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Christmas at Kempton on 17-18 November 2018 Stalls, festive fun and mince pies and (Sunday only) a display of cars by the Mazda MX5 Club

Events Coming Up Some we like...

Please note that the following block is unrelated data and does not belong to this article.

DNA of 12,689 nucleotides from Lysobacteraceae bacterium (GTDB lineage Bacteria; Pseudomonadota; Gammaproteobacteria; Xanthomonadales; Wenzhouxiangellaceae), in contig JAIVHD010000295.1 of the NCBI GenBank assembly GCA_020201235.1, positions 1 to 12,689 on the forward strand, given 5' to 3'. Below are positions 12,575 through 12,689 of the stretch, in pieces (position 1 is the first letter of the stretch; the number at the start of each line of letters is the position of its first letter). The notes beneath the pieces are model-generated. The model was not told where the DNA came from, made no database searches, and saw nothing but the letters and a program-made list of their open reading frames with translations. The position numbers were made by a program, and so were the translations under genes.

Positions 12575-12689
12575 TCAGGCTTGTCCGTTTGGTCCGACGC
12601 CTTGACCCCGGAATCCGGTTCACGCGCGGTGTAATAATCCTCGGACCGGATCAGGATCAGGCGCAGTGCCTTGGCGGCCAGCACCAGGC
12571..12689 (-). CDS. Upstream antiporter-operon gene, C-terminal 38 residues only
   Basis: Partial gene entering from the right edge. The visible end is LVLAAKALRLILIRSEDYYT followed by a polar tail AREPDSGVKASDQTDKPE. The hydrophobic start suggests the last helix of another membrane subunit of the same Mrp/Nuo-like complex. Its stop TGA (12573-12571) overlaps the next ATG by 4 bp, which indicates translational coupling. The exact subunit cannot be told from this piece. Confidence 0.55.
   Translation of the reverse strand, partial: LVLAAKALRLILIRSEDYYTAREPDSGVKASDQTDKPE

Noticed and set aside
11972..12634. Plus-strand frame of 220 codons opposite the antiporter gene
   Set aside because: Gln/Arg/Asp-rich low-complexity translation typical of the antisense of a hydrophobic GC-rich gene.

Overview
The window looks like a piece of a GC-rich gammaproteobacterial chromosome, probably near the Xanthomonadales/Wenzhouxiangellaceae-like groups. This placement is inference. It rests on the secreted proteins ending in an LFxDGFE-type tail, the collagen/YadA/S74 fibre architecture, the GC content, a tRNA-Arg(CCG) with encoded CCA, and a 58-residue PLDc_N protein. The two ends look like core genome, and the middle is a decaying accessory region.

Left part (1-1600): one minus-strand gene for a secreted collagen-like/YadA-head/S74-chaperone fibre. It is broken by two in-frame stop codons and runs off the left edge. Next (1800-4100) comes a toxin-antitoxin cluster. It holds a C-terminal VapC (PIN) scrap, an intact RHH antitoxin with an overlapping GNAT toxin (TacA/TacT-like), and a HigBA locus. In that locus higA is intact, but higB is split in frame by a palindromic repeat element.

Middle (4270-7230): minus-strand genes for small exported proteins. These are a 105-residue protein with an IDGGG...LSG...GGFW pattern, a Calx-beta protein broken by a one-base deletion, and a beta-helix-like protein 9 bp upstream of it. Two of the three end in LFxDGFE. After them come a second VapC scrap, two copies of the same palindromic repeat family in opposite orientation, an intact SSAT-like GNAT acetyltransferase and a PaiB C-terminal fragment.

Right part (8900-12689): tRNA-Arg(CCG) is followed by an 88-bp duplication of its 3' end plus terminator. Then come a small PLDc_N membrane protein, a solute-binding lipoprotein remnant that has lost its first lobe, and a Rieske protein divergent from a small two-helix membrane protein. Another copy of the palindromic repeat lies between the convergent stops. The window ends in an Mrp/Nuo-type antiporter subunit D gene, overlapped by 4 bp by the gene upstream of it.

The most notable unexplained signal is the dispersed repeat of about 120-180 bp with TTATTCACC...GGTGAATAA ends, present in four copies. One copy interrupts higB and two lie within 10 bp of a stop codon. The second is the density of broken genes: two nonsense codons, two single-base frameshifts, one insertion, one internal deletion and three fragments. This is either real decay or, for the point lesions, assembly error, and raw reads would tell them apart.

Ali Cook Principles of Deception Star of the West End magic spectacular Impossible, Penn & Teller: Fool Us (ITV1), Dirty Tricks (Ch4), and Monkey Magic (Five), Ali Cook returns with his own brand of awe-inspiring magic and off-beat comedy. Expect to be genuinely amazed. The show is suitable for ages 8+. Show starts 8pm. Tickets: £15.00/£13.00 Riverhouse Arts Centre, Manor Road, Walton-on-Thames, Surrey KT12 2PF Sat 3 Nov 2018 Contact telephone: 01932 253354 Molesey WI meets at Imber Court on the first Wednesday of every month 7.30pm for 8pm, where we have a guest speaker or activity. Visitors are welcome for a £5 fee. First visit is free with a copy of Molesey Matters Follow us on Facebook - Molesey Women's Institute (Molesey Crafty Ladies) DAYTIME SINGING FOR HEALTH AND HAPPINESS! Your local women s singing group invites you to drop in for a FREE TASTER to get the flavour of our friendly sessions. We sing a variety of songs, from musicals to Mozart, and we meet on Wednesdays 11.50 to 1.05 at the Molesey Adult Education Centre in Ray Road, KT8 2LG. Enthusiasm is more important than experience! Do call us on 07726 788339, or just turn up - you ll be sure of a warm welcome. Television antiques expert, Eric Knowles will be speaking at the Molesey and District Antiques Society meeting on Tuesday 4th December. His subject will be the work and times of the Czech artist Alphonse Mucha, well known for his decorative posters. The meeting is at Imber Court at East Molesey KT8 0BT at 8p.m. Free entry for members, guests £7. Normansfield Christmas Craft Fair Come along to our wonderful annual Christmas Craft Fair with a wide selection of all handmade decorations, prints, jewellery, gifts, cards, ornaments and more. Time: 11:00am-4:30pm Admission: Free Normansfield Theatre Langdon Down Centre 2a Langdon Park Teddington Middlesex TW11 9PS Sat 24 Nov 2018 Contact telephone: 0333 1212 300 Brooklands Museum Military Vehicles Day Over 80 vehicles, spanning the decades and representing the field of conflict from around the world, are expected for our annual Military Vehicles Day Normal Museum Admission Charges Apply Brooklands Museum, Brooklands Road, Weybridge, Surrey KT13 0QN Sun 18 Nov 2018 Contact telephone: 01932857381 Hampton Court Palace Festive Fayre on Friday 7th - Sunday 9th December 2018 Enjoy a magical day out as the palace courtyards will be transformed into a stunning festive food lover s wonderland, full of delicious artisan food and drink with inspiring seasonal cookery demonstrations. Eat, drink and be merry, whilst soaking up the atmosphere with sing-along festive classics and candlelit carols by local choirs Fri 10:00am until Sun 6:00pm Molesey Musical Theatre 1918 & All That .will take place at the Vera Fletcher Hall, Thames Ditton on Saturday 17 and Sunday 18 November 2018. The Show will be a musical entertainment based on music and shows from that era and beyond. There will be opportunities for everyone to join in. Please do get in touch with us if you would like to take part. Or turn up at one of our regular Wednesday evening rehearsals at Vine Hall, Vine Road, East Molesey, starting at 8 pm. Laleham Camera Club Ever fancied yourself as the next David Bailey? Then why not pop along to Laleham Camera Club. We are a friendly bunch who meet every Tuesday evening. New members are always welcome whatever your level. Find us online at or contact Paul on 07825 165974 Please mention Molesey Matters when responding to adverts